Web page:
Kendra Paige's picture

That is awesome! I think that there are a lot of great practices that photographers who use film have been able to convert to their digital workflows. Avoiding the "spray and pray" approach to photography is definitely one of those finer traits.

Thank you for the comment!

I got my son a 7D for this trip, and noticed that when he took a single image, it was often well-composed and sharp, but when he shot a high speed series, they were soft and pretty ordinary. Film or digital, it pays to take your time.

It's also terribly frustrating that he doesn't have much interest in owning a real camera, but has a great eye for composition. Example attached.

Sean Shimmel's picture

Excellent zip zag movement from top to bottom

I haven't compared winners in my film vs. digital output. But I approach shooting digital as if I'm shooting film (for the most part). I turned image review off on my DSLR since I don't use it. But with shooting sports, DSLR rocks! I'll use high speed shooting.

Image review is a distraction. I try to save that for when I get home, unless I really need to check something critical.

I agree. I'll review images later, but never immediately afterwards.

Kendra Paige's picture

Quality over quantity! I definitely believe putting in the right concentration to frame a shot properly the first time is much better than shooting a lot and hoping for the best. In action / sports photography, however, shooting plenty is sort of a requirement. There are only so many factors that you, as the photographer, can control when dealing with fast-moving objects.

Thank you for your comment!

I agree. At a NCAA Women's Basketball regional tournament, I brought one of my film cameras since I have a 80-205mm zoom lens and I shot conservatively. However, noticing that I rarely went beyond 130mm, I brought my DSLR the next day with the 24-105mm and shot for action.

For a practice round at The Masters 2015 golf tournament, I brought my DLSR with a rented 100-400mm zoom lens for the action shots and shot slide film in my SLR with a 28mm lens.

For me, photography is a creative release. It's something that I've done since 1980.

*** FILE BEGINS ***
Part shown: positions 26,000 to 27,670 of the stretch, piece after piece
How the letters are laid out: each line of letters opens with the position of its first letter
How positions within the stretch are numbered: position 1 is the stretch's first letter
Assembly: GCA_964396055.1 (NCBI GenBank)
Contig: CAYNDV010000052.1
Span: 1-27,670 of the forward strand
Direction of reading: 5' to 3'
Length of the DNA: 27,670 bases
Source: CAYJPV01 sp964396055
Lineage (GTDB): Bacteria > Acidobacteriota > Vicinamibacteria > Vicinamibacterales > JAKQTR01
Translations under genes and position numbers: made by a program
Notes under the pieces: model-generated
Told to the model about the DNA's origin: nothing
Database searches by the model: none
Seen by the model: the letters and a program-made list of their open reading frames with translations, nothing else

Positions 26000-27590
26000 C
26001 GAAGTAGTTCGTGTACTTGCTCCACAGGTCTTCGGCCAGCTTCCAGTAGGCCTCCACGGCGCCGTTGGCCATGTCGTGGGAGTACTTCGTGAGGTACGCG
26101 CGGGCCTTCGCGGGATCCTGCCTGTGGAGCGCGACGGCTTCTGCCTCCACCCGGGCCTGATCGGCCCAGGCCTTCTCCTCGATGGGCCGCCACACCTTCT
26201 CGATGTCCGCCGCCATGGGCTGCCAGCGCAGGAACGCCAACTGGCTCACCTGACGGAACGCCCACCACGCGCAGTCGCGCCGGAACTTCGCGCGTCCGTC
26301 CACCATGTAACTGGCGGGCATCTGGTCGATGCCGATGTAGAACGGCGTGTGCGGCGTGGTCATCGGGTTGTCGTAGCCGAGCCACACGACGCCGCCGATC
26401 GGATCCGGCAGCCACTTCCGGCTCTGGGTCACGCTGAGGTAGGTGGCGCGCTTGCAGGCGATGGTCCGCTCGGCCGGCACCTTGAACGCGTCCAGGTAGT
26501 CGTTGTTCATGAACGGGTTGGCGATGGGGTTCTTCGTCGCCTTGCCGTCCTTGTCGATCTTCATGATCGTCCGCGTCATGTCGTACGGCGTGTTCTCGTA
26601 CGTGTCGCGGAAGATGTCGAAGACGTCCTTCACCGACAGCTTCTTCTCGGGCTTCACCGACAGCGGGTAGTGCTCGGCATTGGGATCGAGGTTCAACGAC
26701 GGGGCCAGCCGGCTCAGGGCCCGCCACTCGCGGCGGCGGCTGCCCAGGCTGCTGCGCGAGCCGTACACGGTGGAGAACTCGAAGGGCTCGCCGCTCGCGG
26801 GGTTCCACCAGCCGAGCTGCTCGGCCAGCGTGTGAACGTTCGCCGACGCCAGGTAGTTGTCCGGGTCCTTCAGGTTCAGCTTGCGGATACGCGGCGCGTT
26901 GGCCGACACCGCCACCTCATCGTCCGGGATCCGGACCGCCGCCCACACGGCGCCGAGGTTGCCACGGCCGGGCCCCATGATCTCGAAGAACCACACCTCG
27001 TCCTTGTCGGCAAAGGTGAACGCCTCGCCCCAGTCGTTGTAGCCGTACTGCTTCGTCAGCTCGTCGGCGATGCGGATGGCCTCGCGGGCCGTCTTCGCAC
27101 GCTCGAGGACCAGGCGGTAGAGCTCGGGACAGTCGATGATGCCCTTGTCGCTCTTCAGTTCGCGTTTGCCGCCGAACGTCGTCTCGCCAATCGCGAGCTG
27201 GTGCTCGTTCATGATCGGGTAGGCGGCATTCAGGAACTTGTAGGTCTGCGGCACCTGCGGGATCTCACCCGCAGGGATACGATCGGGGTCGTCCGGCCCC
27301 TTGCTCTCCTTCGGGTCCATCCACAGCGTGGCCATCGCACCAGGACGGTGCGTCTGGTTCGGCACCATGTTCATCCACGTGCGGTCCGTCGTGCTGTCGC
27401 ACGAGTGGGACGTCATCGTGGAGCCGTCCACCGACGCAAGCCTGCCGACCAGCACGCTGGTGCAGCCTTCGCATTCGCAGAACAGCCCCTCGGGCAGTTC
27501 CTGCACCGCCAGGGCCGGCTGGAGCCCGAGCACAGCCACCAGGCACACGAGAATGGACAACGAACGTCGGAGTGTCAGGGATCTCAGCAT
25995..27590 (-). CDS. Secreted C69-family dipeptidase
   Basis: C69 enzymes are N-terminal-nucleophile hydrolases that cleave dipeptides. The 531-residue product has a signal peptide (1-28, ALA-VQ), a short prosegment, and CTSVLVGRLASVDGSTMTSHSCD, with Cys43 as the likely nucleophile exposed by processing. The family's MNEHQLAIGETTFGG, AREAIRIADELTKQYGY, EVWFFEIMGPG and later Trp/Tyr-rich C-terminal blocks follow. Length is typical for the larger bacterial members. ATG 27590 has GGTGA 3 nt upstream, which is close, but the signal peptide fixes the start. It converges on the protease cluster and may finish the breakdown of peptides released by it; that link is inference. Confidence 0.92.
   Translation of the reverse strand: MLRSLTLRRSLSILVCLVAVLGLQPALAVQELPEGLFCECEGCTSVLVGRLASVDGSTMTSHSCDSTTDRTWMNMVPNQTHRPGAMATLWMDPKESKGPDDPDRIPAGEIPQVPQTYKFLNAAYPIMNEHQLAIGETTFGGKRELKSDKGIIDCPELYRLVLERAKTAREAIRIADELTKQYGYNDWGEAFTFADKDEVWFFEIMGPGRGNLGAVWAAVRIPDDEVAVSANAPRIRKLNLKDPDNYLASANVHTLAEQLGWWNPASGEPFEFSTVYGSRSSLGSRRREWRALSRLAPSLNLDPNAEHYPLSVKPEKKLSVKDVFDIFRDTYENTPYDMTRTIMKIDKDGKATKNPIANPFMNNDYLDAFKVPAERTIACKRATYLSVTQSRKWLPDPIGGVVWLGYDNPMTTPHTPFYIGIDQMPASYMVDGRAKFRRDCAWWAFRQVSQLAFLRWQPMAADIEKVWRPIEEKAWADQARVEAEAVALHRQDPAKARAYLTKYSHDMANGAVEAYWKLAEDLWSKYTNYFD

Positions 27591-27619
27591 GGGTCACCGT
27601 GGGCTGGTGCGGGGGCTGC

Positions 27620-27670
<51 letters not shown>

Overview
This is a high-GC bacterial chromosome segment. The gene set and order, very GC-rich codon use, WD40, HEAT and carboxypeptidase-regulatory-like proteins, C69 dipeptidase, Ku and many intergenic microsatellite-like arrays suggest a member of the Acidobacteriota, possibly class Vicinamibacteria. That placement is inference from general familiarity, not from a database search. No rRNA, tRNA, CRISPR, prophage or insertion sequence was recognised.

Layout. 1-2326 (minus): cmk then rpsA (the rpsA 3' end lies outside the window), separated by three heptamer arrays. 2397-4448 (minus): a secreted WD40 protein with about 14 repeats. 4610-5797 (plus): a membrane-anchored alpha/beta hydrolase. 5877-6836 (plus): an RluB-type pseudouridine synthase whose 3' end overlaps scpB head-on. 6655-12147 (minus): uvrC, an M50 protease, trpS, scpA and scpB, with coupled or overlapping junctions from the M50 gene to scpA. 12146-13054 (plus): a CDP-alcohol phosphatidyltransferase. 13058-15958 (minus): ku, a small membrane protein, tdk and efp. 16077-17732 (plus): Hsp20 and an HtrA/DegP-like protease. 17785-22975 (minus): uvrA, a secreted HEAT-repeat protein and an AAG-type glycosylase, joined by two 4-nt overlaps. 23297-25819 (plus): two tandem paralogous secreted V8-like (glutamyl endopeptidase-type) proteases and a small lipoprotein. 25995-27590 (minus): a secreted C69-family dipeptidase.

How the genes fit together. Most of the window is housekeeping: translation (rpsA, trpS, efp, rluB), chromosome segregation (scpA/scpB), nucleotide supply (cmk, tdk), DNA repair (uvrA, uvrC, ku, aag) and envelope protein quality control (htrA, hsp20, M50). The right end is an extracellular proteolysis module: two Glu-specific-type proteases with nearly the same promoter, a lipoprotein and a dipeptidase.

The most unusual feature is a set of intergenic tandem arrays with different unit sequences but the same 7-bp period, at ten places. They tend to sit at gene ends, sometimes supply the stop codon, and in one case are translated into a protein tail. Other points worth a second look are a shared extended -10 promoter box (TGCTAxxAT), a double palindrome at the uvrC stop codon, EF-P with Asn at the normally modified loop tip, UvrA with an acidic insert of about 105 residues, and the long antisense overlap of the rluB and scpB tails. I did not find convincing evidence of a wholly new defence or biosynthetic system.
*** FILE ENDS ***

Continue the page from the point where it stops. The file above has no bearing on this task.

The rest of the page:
My vocation is programming computers, which I consider to be a creative art. It involves creating solutions.

Just imagine where you would be if it were not for the creative programming wizards at Adobe adding features to Photoshop and Lightroom. No, I don't work for Adobe and no, I won't fix your computer.

Sean Shimmel's picture

Such a timeless topic.

Way to go Kendra! Simple reflections, endlessly open-ended. In my case, I see both grow AND early possibilities

1. Waaay back (although I still like it! Reportage... encountering the dead deer). Sony Cyber-shot DSC-F717?

2. Now: www.lifeascinema.blogspot.com (over the later years... D80, D300 and now D800 and film)

Connor Moriarty's picture

What a fantastic article. It is way too easy to fall into a slump as a photographer. More people need to read this.

Kendra Paige's picture

Thank you, Connor! I appreciate that!

Connor Moriarty's picture

No problem, you deserve it! I just finished an article titled "10 things to expect if you are dating a photographer." Would you like to take a look at it? I would love your opinion.

Kendra Paige's picture

Feel free to drop me a message with a link to it!

Jeff Colburn's picture

Many years ago I was taking a photography class, and the instructor, Al Belson, pulled out The Black Book. He gave it to one of the students, told him to take a look inside, then pass it on to the next student. When everyone had seen the book he said, "If you looked at the book and said 'I can do that.' or 'I want to learn how to do that.' you have a good chance at being a professional photographer. But if you said, 'Gawd, I'll never be that good.' then you will never make it.

Comparing your work with other creative's work is fine, as long as you realize what your skill level is and what their skill level is.

Don't beat yourself up because they are better than you, but use their work as a learning tool and a goal for you to achieve. It takes time and effort to master any creative field. Cut yourself some slack and enjoy the creative experience.

Have Fun,
Jeff